This educators’ series on digital wellness is being published in partnership with MASCD.
Cognitive wellness refers to our overall ability to think, problem-solve, and create. We actually have the power to improve our brain’s ability to acquire, understand, and apply information. But sometimes our screen use can get in the way. As you read in the first two articles of this series – What is Digital Wellness? and Digital Wellness is Physical Wellness – I am exploring how our use of digital media, tools, and devices can impact our overall wellness in positive and potentially negative ways. In this post, we will look at how our use of screens, apps, and other tech tools affects our cognitive wellness.
Improving Focus and Concentration
You may have noticed that you are more likely than ever to scroll through Instagram while sitting and watching TV with your family. While this habit is common, it is essentially “untraining” our brains in the skills of focus and concentration. We can only consciously think about one topic or idea at a time. Researcher Dr. Brené Brown recently posted about the flashlight/brain metaphor on her Instagram. She interviewed Dr. Amishi Jha who explains, “You only have one flashlight… And your flashlight can only ever be shining at one thing at a time. In a day when you do a lot of task switching… You’re going to become slower, more error prone, and emotionally worn down.” In another research study of work habits, those who tried to respond to emails as soon as they came in—such as in the middle of a meeting about a different matter—rather than intentionally setting aside separate time to respond to emails actually lost 10 IQ points due to task switching. So, taken together, the research reveals the scary truth that when we attempt to multitask, we are actually harming our cognitive wellness.
While this is discouraging, we can apply this research to our habits to actually improve our focus and processing speed. For instance, create a classroom or workspace with limited distractions to help avoid task switching:
- Classroom: Teachers can create a classroom routine specifically for quiet reading. Consider giving students a chance to stretch or move their bodies just before quiet reading time to limit fidgeting. Provide varied seating options, even if it is just the floor or a safe windowsill so that students know they can get themselves physically comfortable. Using white noise can limit sound distractions as well. Students will know they can count on a quiet environment that will help them focus. At first they will struggle and may only be able to handle 5-8 minutes. Tell them you will challenge them to work toward 10, 15, or even 20 minutes depending on their age and developmental abilities.
- Adult Workspace: Do the same for yourself when settling in to plan lessons or give students feedback. Maybe take a quick walk around the school building to move your body first. Then find a quiet space or put up a “Thanks for the Quiet Work Time” sign for coworkers to see at your cubicle. Add white noise or music free from lyrics with your earbuds. See how long you can focus on one task before your mind drifts. Then track your own progress over time.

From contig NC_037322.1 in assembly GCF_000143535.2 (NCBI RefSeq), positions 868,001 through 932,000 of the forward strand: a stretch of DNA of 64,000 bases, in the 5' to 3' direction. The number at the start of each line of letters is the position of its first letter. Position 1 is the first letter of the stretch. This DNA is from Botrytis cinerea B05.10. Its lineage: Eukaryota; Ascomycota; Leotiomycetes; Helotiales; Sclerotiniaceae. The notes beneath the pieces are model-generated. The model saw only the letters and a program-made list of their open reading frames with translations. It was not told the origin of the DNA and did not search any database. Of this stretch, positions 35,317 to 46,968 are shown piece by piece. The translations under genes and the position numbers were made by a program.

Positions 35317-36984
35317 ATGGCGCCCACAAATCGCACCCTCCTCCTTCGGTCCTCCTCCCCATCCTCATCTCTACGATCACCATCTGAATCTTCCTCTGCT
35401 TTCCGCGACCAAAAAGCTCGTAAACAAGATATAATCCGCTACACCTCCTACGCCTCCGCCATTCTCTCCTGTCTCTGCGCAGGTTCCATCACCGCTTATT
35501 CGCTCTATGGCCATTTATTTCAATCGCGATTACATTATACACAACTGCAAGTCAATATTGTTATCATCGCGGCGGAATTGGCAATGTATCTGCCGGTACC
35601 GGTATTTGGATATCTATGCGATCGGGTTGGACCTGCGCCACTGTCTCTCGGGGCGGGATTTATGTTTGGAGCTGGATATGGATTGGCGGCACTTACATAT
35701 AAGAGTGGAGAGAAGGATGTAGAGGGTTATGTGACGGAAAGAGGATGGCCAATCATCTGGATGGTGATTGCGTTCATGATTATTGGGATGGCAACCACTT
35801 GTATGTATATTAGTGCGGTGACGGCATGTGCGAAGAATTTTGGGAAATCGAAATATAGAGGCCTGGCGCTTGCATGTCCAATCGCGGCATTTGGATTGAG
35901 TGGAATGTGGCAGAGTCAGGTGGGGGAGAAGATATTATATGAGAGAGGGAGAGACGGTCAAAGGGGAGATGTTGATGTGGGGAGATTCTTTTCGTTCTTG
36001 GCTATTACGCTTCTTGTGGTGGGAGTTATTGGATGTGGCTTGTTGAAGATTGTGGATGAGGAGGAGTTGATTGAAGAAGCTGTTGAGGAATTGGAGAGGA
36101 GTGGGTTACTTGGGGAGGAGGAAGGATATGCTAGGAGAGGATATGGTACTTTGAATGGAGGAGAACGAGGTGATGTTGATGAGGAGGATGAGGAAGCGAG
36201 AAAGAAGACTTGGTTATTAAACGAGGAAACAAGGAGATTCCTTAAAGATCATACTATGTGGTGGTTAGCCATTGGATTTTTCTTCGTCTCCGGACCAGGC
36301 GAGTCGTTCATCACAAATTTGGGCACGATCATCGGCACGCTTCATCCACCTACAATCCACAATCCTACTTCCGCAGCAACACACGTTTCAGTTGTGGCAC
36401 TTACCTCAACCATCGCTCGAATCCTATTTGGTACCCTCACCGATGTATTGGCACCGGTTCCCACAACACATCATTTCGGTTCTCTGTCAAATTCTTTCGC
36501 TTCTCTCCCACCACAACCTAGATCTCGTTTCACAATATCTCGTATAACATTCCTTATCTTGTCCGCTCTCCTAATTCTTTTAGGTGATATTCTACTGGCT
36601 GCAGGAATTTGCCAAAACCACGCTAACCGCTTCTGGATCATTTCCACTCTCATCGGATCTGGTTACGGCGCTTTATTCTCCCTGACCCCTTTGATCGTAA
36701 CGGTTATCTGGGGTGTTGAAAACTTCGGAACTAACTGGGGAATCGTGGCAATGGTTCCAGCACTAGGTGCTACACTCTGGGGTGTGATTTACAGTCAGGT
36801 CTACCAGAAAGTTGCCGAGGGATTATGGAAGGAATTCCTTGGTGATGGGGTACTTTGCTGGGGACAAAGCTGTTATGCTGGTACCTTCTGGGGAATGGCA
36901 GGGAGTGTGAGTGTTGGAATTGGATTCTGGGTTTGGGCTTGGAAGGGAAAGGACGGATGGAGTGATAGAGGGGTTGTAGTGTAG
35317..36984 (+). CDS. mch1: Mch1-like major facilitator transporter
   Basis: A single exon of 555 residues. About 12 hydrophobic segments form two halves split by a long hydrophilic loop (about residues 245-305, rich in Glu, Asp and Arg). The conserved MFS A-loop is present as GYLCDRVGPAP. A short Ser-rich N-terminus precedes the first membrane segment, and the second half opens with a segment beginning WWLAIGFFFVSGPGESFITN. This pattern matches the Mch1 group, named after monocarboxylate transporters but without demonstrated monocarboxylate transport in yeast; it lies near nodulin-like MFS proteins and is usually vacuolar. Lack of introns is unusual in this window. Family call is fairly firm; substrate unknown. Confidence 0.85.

Once you make these strategies a part of your daily routine, you will find the ability to focus for longer time periods becomes easier, bit by bit.
Flow and Languishing
Screens tend to be our go-to distraction. They provide on demand content that tempts us to procrastinate. Despite this, it is possible for us to maximize our creativity and efficiency while avoiding the urge to put off certain tasks. To learn how, first we need to understand the concepts of FLOW and LANGUISHING.
Flow is a term coined by researcher Mihaly Csikszentmihalyi in 1988. Flow is an ideal cognitive state we experience when we are completely concentrated on a task that is intrinsically rewarding, we feel in control, and time passes quickly. Screens can be a barrier to experiencing flow. While time tends to get away from us while we are staring at our screens, we do not step away feeling fulfilled or that we were in control.
Languishing is a mental health term that has been around for a while but has become more well known recently thanks to Adam Grant. He explains, “Languishing is the neglected middle child of mental health. It’s the void between depression and flourishing — the absence of well-being. You don’t have symptoms of mental illness, but you’re not the picture of mental health either. You’re not functioning at full capacity. Languishing dulls your motivation, disrupts your ability to focus, and triples the odds that you’ll cut back on work.” Often, we find ourselves on our screens when we are languishing. Avoiding work or other enjoyable cognitive tasks.
The solution is to start noticing these habits in ourselves.
- What app do you open as a default when languishing? Is it Instagram? TikTok? Or is it a game like Wordle? Check the built-in screen time tracker on your phone to find out what your languishing screen time adds up to.
- When was the last time you experienced flow? Were you exercising? Creating digital or physical art? Working on a home project? Look for instructional videos and other resources online to help you come up with ideas for more flow-inducing activities.
Once we are able to recognize our own tendencies we can talk about it with our partners, coworkers, and the children we serve. Our own awareness and modeling will help them develop self-awareness too.
Use the research and strategies I’ve shared here both in your home and in your classroom to improve your Cognitive Wellness. Then share what you’ve learned with your young learners. Just as they can build muscles, they can build strength and stamina in their own thinking and concentration with your help.
I’m looking forward to seeing you back here soon. Our next Digital Wellness post will tackle our moods, feelings, and sense of self with Emotional Wellness.